And this is the first morning. In the afternoon, you learn recovery techniques. AM General covers the factory equipment tools and instructs on the tree strap, clevis, and snatchblock, and the beauty of a standard pair of work gloves. Myriad factory-approved winches are available for the H2, but, as we learn later, those cool-looking permanently mounted front-bumper winches inhibit approach angle.
The afternoon culminates on a nice, long run through the trails of deepest, darkest Mishawaka. The densely forested plot of land is surreal, as you make your way through trails that seem barely wide enough for a mountain bike while traffic whizzes by on a highway close enough to hear passing cars. On "Upper Donner Pass," student Jeff Crooks, of Provo, Utah, takes a yellow H2 where it can't go. Instructors put the tree-strap training to good use, and he's winched out, back onto a trail of big, muddy ruts. "I'm having the time of my life," Crooks says.
Then we learn rockcrawling, "walking" the H2 along a cobble of stones that exist for the purpose of scraping the underbody and ripping out differentials and for teaching a guide's hand signals to help avoid damage. By the end of the first day, the small class is convinced this stuff is what their SUVs should be doing. "It makes you feel that, if you don't take it off-road, you're not using it right," says Bob Dikman, of Tampa, Florida, who uses his H2 to show his commercial-real-estate clients various tracts of land.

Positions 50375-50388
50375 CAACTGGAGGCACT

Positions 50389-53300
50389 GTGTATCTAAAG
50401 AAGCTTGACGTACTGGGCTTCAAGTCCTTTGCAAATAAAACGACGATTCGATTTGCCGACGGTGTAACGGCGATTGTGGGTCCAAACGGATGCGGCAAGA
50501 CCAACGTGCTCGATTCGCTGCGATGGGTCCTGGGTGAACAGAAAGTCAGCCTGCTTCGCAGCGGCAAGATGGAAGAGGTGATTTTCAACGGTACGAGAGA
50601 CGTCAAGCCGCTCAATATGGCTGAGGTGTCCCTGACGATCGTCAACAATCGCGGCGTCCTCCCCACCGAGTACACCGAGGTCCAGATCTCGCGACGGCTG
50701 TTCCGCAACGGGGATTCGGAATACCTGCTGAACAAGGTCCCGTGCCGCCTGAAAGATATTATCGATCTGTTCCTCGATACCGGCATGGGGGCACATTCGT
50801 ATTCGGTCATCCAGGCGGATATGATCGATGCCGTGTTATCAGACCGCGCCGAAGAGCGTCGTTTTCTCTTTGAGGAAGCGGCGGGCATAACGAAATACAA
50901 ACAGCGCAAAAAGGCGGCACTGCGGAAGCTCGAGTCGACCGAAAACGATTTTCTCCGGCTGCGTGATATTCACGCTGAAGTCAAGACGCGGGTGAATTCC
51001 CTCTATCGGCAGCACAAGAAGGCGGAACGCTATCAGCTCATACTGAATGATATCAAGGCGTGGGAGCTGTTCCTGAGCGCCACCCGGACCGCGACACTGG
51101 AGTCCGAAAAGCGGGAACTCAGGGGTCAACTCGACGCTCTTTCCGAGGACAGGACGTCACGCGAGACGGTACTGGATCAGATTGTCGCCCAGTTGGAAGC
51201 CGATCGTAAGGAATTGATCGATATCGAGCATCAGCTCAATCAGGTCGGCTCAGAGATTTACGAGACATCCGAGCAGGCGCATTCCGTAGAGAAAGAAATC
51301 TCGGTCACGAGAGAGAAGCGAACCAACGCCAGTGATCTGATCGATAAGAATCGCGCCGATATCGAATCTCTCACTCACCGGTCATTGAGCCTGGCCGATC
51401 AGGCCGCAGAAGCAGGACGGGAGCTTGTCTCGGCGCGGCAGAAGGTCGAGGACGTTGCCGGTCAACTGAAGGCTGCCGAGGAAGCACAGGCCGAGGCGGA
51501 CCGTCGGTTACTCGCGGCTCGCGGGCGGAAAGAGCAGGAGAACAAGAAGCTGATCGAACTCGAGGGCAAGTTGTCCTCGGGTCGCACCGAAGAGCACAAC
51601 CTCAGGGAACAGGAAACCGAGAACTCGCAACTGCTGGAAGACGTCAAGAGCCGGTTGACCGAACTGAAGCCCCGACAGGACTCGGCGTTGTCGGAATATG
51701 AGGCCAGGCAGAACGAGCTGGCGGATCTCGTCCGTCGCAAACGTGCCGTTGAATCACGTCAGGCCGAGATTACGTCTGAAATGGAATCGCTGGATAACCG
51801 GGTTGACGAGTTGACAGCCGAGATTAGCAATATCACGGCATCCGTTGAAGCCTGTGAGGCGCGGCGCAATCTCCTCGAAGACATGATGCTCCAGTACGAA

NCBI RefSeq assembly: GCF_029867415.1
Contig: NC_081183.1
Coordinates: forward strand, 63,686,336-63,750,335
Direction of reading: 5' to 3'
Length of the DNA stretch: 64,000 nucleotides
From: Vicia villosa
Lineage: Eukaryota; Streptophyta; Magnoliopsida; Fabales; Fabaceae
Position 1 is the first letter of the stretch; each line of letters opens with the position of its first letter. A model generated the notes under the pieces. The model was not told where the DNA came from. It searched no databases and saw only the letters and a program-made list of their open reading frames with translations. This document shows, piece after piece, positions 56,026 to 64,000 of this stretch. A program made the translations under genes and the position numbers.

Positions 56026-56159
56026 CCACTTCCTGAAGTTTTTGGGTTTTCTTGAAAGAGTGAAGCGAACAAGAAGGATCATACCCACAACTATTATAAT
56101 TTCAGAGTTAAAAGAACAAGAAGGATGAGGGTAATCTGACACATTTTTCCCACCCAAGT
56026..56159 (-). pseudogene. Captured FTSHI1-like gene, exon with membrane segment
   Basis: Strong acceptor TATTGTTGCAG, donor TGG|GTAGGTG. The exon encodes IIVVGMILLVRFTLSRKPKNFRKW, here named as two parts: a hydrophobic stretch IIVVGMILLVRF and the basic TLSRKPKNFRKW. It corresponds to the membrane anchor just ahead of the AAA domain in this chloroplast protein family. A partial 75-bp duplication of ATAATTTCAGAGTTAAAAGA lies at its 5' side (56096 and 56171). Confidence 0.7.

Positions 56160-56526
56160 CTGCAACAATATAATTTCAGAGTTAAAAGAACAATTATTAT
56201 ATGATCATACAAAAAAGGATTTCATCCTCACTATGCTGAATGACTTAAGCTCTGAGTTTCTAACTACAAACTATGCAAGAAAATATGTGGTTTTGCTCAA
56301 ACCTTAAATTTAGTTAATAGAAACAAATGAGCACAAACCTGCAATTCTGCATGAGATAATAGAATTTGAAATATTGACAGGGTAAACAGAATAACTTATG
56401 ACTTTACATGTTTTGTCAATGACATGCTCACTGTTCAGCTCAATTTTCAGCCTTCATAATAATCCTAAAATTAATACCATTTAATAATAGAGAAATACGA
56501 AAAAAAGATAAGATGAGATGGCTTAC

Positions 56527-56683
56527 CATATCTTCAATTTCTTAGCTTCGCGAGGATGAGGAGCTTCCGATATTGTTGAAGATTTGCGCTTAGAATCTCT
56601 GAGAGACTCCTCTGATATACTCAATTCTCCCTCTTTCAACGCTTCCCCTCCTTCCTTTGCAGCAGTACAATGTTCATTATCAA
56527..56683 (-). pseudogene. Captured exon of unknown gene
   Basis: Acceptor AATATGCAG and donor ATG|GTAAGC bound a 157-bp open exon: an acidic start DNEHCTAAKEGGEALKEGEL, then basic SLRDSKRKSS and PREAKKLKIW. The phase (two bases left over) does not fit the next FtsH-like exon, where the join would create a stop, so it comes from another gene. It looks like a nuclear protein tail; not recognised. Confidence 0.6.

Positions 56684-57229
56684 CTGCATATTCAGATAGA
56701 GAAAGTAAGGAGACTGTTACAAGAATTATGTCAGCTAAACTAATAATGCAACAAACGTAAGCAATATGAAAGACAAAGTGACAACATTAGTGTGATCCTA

Day two begins with instruction and a brief competition that teaches how to use the Garmin GPS. There's a rock-climbing exercise, again requiring a trusty guide with good command of hand signals. Approach the steps at an angle, raise one wheel at a time, and apply torque. The exercise has its perils: one student destroys a differential (not guilty). In the afternoon, we're led into steep, muddy, high-articulation trails that make yesterday's off-road run feel like a walk in the woods. It involves lots of mud and water, muddy, technical articulation trails that call for the tow strap, and a broken tie rod (again, not guilty). The second day ends with a set of off-roading games designed to test students' abilities. Paying participants are pleased. They'll take their own Hummer H2s off-road in the next few weeks, will wear them in with a patina of trail mud and wear, and make their way home without breaking anything or getting in trouble. We're pleased. Like anything else that involves automotive fun (otherwise involving speed), this studied instruction on how to play in the mud is another way for adults to act like kids. Jeep and Land Rover drivers, beware: Hummer H2 coming through.